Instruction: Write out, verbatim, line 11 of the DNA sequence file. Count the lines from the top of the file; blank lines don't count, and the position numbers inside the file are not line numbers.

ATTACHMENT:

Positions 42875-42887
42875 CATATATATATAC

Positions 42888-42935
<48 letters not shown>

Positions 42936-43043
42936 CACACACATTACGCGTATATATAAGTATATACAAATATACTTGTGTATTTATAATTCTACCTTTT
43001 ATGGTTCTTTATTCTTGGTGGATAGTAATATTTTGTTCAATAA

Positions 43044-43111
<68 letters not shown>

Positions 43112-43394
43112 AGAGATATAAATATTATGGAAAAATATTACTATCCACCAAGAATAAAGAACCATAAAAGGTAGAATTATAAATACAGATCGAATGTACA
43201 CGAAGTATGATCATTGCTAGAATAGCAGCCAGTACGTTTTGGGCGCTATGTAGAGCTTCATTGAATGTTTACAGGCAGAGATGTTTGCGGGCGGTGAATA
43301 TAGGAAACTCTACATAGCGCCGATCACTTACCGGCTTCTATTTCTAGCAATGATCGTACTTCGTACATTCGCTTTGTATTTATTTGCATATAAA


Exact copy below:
43112 AGAGATATAAATATTATGGAAAAATATTACTATCCACCAAGAATAAAGAACCATAAAAGGTAGAATTATAAATACAGATCGAATGTACA